Hundreds of students filed into the Cross Insurance Arena in Portland on Sunday for Southern Maine Community College’s 72nd commencement.

This year, 1,096 students, ranging in age from 18 to 69, received 1,126 degrees and certificates, making it the second-largest graduating class in SMCC’s history, the college said in a statement. Last year, 1,120 students earned 1,156 degrees.

Sabrina Hahn of Germany celebrates after receiving her degree in Early Childhood Education during the Southern Maine Community College commencement Sunday at the Cross Insurance Arena in Portland. Staff photo by Carl D. Walsh

The Class of 2019 comes from across Maine, as well as 17 other states and 28 foreign countries.

The commencement address was delivered by Alyssa Turnbull, an SMCC alumna who now works as a research and development technician at Jotul North America, a wood and gas stove manufacturer.

“Graduation is a time to celebrate the success and the hard work of our graduates,” SMCC President Joe Cassidy said in a statement. “The Class of 2019 has distinguished itself and our graduates are prepared for future success as they continue their education or advance their careers. Commencement may mark the end of their time at SMCC, but it also serves as a launch pad to opportunities that lie ahead.”

The college said some students have already landed jobs in hospitals, law enforcement agencies, restaurants, fire departments and creative agencies, among others. Other graduates will continue their education at the University of Southern Maine, University of New England and other in- and out-of-state schools.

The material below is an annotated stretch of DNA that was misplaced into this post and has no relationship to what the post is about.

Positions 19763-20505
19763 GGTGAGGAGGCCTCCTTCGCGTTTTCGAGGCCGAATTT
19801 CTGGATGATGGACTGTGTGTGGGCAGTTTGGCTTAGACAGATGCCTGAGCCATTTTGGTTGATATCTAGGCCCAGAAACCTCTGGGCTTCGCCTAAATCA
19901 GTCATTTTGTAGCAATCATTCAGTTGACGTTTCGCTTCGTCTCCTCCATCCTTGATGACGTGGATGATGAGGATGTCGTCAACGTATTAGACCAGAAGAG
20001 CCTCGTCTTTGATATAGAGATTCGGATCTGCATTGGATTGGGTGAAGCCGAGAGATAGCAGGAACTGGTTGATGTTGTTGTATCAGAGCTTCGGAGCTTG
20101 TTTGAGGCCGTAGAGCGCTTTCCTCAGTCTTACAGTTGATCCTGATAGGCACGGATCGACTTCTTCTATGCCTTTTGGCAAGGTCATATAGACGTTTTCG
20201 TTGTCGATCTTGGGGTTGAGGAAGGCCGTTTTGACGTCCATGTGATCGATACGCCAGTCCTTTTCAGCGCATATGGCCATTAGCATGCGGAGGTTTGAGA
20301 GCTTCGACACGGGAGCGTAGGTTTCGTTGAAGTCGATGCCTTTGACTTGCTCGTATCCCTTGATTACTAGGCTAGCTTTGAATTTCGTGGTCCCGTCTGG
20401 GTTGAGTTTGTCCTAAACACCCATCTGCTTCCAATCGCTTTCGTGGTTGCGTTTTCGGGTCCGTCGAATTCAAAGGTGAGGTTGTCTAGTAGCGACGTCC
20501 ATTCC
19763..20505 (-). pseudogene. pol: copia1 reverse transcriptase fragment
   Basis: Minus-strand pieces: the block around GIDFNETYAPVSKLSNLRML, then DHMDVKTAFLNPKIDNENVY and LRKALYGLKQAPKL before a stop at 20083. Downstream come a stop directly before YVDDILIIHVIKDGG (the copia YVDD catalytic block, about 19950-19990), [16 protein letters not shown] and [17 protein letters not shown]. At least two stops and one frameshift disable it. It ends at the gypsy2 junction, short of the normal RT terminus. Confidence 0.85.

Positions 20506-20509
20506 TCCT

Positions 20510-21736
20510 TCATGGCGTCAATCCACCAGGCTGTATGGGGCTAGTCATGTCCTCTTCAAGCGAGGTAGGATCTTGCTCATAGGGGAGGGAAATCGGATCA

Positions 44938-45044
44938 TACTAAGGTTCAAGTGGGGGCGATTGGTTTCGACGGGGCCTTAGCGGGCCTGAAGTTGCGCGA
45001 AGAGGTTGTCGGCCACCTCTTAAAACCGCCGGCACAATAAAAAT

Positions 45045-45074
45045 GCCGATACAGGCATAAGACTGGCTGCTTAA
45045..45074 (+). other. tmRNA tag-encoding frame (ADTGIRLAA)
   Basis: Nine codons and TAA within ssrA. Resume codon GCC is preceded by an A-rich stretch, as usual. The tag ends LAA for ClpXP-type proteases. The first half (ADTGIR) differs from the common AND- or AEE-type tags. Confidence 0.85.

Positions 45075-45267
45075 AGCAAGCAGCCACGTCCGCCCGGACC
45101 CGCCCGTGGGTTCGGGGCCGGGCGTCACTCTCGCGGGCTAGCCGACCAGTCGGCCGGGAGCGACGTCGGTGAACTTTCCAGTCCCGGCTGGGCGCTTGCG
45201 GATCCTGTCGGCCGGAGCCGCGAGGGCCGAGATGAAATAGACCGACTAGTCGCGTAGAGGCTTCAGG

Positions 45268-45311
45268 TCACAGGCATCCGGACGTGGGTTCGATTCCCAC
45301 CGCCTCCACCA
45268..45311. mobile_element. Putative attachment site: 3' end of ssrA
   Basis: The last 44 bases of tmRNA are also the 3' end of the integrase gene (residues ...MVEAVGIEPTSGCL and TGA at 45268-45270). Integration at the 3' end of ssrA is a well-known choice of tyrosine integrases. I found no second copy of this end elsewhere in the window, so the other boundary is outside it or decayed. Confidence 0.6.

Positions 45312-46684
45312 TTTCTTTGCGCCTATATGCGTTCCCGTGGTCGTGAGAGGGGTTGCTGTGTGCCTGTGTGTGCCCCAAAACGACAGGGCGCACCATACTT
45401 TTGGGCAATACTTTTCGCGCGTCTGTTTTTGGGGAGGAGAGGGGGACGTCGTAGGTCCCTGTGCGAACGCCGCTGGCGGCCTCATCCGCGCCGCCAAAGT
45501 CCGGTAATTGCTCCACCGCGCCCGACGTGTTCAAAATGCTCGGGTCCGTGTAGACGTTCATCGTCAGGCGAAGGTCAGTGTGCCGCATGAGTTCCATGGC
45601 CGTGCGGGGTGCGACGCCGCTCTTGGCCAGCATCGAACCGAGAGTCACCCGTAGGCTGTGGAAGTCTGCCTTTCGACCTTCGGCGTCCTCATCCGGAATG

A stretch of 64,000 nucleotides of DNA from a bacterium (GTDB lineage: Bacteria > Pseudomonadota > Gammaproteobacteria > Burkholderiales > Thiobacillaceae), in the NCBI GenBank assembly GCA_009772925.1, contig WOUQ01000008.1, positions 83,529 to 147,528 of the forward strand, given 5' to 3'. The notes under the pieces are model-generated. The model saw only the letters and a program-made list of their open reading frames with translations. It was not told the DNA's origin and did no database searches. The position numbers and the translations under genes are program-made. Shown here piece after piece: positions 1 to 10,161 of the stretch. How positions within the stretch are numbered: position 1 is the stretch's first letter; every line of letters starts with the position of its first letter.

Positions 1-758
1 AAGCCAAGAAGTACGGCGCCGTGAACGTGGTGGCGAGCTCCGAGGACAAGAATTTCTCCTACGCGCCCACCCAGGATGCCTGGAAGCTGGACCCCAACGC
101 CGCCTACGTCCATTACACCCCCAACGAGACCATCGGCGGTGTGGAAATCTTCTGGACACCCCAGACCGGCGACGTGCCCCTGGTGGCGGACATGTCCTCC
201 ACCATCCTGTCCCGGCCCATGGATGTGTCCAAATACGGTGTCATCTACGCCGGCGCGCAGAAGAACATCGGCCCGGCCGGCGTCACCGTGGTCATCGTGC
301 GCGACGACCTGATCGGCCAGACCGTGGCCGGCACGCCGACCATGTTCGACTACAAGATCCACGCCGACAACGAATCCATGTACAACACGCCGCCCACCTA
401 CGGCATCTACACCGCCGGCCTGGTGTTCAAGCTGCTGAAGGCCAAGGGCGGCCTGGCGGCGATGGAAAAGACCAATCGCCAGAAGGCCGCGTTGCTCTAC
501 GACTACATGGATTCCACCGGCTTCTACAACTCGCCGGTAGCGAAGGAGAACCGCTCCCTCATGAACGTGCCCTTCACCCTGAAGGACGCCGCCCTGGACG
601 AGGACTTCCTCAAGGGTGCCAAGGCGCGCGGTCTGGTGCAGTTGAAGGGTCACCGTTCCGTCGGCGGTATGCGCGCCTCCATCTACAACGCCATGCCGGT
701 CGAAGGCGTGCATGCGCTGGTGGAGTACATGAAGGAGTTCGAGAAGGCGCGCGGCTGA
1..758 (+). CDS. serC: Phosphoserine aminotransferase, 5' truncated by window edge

Banah Alhanfy earned a liberal studies degree with a concentration in political science and plans to continue her studies at Smith College in Massachusetts. Alhanfy, who emigrated from Iraq two years ago, has twice interned for U.S. Rep. Chellie Pingree and was the 2nd District Democratic representative’s guest at the 2017 State of the Union Address.

“SMCC has been a beginning for me,” Alhanfy said in a statement. “It’s a place that’s given me the opportunity to do all these great things while I’ve been in school.”

Zach Cashman plans to continue working for the Scarborough Public Works Department after earning his degree in automotive technology. Cashman landed an internship with Scarborough through SMCC and transitioned to part-time work while earning his degree.

“SMCC teaches you pretty much all the basic skills you need in the workforce,” Cashman said. “The program also gave me the connections that allowed me to land a job.”

SMCC is Maine’s largest and oldest community college. Founded in 1946, it offers courses at its South Portland and Brunswick campuses, at 10 community satellite locations and online.


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